Higher Levels of Omega-3s Associated with Healthy Aging

Research Summary by Sonja Connor, MS, RDN, LD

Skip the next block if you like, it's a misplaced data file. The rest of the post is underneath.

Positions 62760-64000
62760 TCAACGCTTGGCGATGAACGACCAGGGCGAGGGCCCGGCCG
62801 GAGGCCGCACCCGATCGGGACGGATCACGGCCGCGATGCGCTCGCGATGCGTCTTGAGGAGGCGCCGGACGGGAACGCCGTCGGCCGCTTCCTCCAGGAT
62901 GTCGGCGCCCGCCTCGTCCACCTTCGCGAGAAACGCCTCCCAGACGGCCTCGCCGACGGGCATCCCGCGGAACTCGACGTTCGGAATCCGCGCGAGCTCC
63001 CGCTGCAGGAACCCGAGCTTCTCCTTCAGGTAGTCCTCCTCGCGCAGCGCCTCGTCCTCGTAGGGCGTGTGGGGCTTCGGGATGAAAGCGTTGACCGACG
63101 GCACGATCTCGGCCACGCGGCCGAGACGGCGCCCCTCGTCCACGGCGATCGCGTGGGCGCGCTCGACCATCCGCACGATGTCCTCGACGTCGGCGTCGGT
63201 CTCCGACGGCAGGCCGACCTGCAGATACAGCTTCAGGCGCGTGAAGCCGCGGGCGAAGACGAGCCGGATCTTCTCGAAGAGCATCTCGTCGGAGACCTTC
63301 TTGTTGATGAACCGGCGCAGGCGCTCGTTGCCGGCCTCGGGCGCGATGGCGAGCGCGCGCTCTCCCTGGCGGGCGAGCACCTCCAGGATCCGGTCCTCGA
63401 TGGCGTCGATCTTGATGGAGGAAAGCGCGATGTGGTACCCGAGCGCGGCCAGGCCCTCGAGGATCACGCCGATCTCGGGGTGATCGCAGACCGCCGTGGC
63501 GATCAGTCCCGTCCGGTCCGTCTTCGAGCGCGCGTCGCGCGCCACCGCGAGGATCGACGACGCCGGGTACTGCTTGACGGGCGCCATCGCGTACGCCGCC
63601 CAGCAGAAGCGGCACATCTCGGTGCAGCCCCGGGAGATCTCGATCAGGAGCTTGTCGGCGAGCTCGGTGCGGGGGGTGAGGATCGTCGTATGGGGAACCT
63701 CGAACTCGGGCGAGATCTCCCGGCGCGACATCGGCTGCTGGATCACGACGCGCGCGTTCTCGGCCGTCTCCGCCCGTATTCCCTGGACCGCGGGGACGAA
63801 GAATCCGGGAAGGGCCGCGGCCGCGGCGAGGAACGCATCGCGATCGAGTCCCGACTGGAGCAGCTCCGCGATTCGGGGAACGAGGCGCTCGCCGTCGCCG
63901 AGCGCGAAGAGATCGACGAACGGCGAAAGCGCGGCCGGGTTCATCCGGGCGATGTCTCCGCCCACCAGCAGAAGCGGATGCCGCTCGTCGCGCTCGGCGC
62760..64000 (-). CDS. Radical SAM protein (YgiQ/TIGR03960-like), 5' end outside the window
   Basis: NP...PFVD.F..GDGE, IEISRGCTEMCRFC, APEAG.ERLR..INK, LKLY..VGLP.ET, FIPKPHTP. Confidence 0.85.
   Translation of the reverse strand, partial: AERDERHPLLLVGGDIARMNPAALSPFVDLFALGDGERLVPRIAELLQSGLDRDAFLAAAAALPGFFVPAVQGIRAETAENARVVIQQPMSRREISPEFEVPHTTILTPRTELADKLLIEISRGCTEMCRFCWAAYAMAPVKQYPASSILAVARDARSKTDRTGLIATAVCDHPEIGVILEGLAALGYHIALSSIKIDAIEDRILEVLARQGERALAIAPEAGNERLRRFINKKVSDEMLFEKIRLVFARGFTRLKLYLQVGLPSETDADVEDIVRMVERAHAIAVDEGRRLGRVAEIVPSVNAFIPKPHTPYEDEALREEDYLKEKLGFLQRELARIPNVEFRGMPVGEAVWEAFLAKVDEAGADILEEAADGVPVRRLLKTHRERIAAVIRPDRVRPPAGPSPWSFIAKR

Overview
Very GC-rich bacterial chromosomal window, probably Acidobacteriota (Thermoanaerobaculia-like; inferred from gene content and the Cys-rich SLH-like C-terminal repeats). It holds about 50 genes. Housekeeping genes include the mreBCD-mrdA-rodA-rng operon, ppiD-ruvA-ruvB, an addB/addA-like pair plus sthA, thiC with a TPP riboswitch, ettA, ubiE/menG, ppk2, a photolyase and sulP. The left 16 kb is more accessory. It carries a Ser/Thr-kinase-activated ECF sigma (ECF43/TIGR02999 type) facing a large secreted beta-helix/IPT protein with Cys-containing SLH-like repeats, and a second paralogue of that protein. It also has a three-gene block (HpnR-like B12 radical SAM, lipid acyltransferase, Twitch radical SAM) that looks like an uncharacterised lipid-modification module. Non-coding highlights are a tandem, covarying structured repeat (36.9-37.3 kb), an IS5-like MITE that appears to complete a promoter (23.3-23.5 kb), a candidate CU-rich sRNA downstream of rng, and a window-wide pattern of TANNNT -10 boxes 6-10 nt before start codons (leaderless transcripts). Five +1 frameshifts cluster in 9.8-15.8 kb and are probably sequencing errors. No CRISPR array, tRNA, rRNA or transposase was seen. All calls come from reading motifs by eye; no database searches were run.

As the Boomers age into retirement, the buzz around “healthy aging” has never been more prevalent as –people strive to live longer without the burden of chronic diseases. A long-term study of 2,622 healthy older adults (69-79) measured cumulative blood levels of omega-3s at baseline and after 6 and 13 years and compared them with healthy aging. Higher levels of omega-3s over time were associated with an 18% lower risk of developing cardiovascular disease, cancer, lung disease, and chronic kidney disease. Individually, higher levels of EPA (eicosapentaenoic acid) were associated with 15% lower risk, and higher levels of DHA (docosahexaenoic acid) were associated with 16% lower risk. These data indicate that eating seafood could help increase the likelihood of aging in a healthy manner. BMJ 2018:363:k4067

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